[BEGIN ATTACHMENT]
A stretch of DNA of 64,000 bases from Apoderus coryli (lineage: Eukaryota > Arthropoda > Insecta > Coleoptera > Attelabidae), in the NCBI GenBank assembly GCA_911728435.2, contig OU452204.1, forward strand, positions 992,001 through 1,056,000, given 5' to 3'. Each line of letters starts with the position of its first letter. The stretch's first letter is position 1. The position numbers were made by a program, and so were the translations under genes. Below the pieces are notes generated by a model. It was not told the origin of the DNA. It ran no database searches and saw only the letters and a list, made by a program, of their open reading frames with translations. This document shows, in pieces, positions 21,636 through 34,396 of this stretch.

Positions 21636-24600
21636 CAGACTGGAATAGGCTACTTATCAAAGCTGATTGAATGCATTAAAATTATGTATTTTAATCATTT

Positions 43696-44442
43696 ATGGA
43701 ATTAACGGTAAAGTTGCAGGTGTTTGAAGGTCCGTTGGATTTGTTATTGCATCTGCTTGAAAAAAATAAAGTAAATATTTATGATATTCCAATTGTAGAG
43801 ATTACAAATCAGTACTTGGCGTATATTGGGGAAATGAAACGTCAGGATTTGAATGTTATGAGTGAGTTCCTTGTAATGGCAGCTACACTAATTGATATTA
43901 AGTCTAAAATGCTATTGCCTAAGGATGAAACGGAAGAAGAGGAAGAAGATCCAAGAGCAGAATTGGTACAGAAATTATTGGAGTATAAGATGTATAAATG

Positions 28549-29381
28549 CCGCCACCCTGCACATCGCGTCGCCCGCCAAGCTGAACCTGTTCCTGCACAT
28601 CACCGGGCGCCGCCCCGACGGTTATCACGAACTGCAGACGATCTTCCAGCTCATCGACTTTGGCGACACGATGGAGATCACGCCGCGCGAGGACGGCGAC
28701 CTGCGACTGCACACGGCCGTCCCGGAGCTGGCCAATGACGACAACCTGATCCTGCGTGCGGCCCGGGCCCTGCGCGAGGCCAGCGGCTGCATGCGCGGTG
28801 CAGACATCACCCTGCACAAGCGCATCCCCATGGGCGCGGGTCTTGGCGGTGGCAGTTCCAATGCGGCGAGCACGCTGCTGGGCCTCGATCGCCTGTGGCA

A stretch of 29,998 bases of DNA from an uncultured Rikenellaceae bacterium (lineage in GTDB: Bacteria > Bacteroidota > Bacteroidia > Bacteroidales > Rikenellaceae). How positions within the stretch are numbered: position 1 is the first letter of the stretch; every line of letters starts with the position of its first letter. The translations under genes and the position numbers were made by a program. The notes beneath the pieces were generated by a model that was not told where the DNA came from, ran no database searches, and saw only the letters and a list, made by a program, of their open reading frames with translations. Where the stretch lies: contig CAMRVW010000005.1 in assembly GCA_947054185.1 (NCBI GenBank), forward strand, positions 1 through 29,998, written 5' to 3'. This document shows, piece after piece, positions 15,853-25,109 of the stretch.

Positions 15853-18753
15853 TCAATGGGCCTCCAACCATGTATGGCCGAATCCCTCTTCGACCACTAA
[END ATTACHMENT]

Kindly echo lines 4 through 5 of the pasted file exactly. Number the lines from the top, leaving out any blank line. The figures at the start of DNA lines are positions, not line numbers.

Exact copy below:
Positions 43696-44442
43696 ATGGA